Giving birth in Hong Kong in the pandemic

A mother who gave birth in a Hong Kong public hospital during the Covid-19 pandemic recalls a lack of communication and being denied basic comforts


When Monique discovered she was pregnant during the Covid-19 pandemic, she expected challenges and restrictions. What she didn’t expect was to spend so much of her time in hospital arguing with medical staff and fighting to stay with her baby.

Monique, who gave her first name only, is in a group of 10 women who had their babies within two weeks of each other – in February 2022 – at Hong Kong public hospitals.

Seven had their babies taken to a neonatal intensive care unit immediately after birth.

“All the babies were put on antibiotics and given X-rays. I was the only one who discharged [myself] against medical advice; the others didn’t get their babies back for four or more days,” says Monique. (After delivery mothers produce colostrum, a type of breast milk that is nutrient-dense and high in antibodies and antioxidants to build a newborn baby’s immune system. It is only produced for two to four days.)

One of the biggest challenges was trying to track rules and regulations that changed so rapidly staff at hospitals were often operating under different policies.

In the weeks leading up to the birth, she went to a community centre every few days to do a PCR test for Covid-19. Prince of Wales Hospital staff had made it clear that without a negative test result she would not be admitted.

“I heard there was an unofficial maternity ward in the basement of an isolation facility where they would take you. I don’t know if that was true; there were a lot of horror stories going around about what happened if you tested positive,” she said.

Amid a climate of fear, she did her best to keep a level head. She prepared a bag to take to the hospital packed with snacks, her phone and a playlist of music to distract her from the contractions.

The week that she was due, the fifth wave of Covid-19 peaked, and the government issued compulsory Covid-19 testing notices. It took five days to get the results back. Her waters broke just after midnight and her most recent negative result fell just outside a 48-hour window.

At Prince of Wales Hospital in Sha Tin she was given a Covid test. She was a long way off giving birth, but because it took seven hours to get results back from the lab, the hospital was telling women to come in as soon as their waters broke.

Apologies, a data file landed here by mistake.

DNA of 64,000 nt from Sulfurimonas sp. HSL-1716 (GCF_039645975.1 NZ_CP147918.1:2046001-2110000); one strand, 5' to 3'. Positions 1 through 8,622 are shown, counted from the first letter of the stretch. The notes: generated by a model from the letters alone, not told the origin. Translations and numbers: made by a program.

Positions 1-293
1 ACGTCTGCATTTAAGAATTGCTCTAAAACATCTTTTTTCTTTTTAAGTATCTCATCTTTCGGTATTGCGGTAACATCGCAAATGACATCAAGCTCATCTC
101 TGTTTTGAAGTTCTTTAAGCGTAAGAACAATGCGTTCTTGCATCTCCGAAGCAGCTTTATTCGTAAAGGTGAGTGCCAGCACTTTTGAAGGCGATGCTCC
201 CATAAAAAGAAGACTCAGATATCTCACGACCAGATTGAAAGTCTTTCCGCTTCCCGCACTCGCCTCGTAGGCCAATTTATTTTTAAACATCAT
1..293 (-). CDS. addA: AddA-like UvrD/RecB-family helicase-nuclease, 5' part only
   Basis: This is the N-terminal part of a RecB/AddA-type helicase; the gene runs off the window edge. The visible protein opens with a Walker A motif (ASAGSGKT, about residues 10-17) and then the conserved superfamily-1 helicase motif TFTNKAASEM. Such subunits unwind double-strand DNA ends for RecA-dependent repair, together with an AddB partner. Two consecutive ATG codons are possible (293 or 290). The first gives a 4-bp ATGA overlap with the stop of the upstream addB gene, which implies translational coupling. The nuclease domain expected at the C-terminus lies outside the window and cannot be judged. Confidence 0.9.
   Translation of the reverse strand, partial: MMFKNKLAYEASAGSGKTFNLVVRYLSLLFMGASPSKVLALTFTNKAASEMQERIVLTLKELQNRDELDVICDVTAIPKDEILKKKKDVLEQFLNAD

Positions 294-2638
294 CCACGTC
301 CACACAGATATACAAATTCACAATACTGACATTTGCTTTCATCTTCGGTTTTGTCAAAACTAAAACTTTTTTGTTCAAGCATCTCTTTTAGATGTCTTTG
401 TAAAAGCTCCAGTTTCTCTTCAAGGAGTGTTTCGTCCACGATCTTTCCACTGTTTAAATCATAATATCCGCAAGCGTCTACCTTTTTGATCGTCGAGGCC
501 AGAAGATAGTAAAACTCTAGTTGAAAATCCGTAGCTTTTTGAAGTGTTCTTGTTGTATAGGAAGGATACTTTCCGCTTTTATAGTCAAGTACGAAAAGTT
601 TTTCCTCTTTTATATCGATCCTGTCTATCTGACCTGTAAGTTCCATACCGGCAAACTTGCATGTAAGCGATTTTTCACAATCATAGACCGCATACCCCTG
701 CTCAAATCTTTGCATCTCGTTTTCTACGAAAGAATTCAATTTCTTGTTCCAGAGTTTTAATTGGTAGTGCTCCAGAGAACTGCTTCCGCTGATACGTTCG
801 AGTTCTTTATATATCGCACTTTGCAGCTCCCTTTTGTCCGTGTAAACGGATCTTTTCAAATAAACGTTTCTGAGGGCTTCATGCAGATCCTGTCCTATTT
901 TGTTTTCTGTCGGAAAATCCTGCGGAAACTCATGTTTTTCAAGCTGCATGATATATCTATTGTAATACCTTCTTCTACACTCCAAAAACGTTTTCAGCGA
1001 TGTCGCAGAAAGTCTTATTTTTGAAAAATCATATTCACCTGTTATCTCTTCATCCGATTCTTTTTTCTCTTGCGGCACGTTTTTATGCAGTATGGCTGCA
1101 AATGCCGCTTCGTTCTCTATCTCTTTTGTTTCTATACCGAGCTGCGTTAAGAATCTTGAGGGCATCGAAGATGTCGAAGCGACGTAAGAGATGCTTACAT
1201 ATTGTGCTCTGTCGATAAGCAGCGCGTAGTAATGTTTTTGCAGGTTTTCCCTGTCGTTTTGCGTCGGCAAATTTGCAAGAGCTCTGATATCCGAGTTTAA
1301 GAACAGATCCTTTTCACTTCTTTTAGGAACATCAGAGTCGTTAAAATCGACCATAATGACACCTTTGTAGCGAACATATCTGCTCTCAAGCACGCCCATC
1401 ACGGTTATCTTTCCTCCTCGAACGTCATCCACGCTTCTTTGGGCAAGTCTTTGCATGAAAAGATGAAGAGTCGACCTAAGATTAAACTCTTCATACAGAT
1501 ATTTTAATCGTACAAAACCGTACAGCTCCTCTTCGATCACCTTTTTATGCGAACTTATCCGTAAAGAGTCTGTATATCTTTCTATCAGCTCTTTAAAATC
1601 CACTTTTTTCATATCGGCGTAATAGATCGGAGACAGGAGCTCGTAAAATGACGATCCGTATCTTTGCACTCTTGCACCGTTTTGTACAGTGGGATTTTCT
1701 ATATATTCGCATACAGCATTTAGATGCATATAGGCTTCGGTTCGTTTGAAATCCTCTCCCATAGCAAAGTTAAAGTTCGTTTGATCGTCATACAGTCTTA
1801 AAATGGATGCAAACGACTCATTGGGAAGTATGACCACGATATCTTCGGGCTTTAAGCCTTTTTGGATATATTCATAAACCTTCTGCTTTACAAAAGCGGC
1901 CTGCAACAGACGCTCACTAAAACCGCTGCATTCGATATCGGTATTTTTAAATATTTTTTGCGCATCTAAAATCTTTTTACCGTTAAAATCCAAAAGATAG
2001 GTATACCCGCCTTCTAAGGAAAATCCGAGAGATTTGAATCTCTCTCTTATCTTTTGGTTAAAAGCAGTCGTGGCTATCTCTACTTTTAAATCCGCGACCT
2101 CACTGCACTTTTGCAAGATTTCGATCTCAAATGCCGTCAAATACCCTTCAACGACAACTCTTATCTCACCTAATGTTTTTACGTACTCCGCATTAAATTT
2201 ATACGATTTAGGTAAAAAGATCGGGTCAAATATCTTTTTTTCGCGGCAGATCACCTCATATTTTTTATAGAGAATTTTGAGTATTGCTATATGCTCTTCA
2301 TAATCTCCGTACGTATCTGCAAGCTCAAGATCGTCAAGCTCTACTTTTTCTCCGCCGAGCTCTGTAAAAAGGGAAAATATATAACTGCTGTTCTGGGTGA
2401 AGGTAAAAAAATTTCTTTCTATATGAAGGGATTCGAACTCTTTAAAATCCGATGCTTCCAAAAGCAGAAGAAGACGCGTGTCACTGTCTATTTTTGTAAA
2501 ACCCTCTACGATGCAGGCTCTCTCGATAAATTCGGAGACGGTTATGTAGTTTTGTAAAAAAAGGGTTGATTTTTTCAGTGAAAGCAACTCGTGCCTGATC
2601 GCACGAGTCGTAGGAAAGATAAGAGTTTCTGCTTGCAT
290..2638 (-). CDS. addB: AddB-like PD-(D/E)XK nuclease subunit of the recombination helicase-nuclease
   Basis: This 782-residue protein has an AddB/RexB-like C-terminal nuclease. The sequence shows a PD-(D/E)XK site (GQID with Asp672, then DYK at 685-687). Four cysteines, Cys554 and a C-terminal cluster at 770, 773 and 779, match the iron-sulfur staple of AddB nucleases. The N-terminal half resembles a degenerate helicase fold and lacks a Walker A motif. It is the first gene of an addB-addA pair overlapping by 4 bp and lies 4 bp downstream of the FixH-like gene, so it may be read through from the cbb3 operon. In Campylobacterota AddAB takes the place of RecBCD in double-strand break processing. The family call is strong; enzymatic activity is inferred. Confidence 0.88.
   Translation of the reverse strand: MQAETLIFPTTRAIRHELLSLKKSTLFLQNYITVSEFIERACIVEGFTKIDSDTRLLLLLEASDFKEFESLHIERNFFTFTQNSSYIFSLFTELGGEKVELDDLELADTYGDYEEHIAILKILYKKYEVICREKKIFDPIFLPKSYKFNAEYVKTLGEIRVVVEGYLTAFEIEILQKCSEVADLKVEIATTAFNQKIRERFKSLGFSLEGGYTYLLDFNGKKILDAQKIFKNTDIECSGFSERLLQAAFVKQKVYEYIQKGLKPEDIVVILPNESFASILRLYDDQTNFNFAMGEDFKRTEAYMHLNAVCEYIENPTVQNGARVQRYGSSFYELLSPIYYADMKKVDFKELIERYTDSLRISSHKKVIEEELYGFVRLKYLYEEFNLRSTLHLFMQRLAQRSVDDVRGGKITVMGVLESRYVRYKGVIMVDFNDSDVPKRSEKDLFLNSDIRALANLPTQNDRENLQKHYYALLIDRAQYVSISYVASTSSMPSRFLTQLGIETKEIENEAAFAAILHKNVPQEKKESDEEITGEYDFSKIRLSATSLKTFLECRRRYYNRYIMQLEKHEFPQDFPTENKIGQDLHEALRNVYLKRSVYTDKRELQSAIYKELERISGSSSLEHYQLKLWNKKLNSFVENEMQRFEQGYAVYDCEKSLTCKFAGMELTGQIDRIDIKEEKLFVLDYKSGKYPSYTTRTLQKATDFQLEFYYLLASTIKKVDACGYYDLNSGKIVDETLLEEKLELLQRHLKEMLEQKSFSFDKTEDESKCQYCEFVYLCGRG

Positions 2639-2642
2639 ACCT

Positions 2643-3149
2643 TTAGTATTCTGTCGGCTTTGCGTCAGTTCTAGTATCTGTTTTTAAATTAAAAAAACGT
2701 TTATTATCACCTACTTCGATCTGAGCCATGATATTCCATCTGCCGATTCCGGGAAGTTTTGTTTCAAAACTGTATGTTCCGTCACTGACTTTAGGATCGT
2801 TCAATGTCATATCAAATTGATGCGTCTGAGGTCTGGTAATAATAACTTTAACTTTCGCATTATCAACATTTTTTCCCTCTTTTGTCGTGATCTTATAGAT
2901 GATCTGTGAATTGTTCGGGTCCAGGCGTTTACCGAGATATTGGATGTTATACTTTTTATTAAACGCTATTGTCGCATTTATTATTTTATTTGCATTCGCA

“I went in knowing to expect no bedside manner, but also knowing the healthcare system is one of the best in the world, so if there’s any risk they will mitigate it.”

Rather than resting ahead of the birth, Monique was in a ward surrounded by women having contractions and screaming in agony. When her contractions started at 8am, she was moved to the early labour ward – without the bag she had prepared. She was told she would see it after her delivery. That really rattled her.

“I wanted to stand up and stretch my legs and let gravity play its part, but they wouldn’t let me stand even within my curtained off area; they wouldn’t even let me have my feet on the floor. They kept saying, ‘It’s because of Covid’,” said Monique.

Ahead of the birth it was important to stay calm and focus on her breathing, but she was upset. She couldn’t speak to her husband – she wasn’t allowed her phone – or listen to her soothing playlist.

“I was thirsty, but they wouldn’t let me drink. They wouldn’t let me eat. I wasn’t even allowed to go to the bathroom and they kept putting a bedpan under me. I was thinking, ‘Where is my stuff? I can’t move from my bed. I can’t speak to my husband’,” she said.

In this state of distress, her labour wasn’t progressing smoothly and the midwives were concerned that she was only slightly dilated.

“I said, ‘I’m not very relaxed right now. I just want to talk to my husband, I want my stuff.’ Logic was out of the window,” she said.

When she was moved to the delivery ward, a different set of nurses allowed her to have little sips of water and to speak to her husband. Finally, she was able to relax and became fully dilated – but too quickly. An alarm sounded, and paperwork was thrust in her face.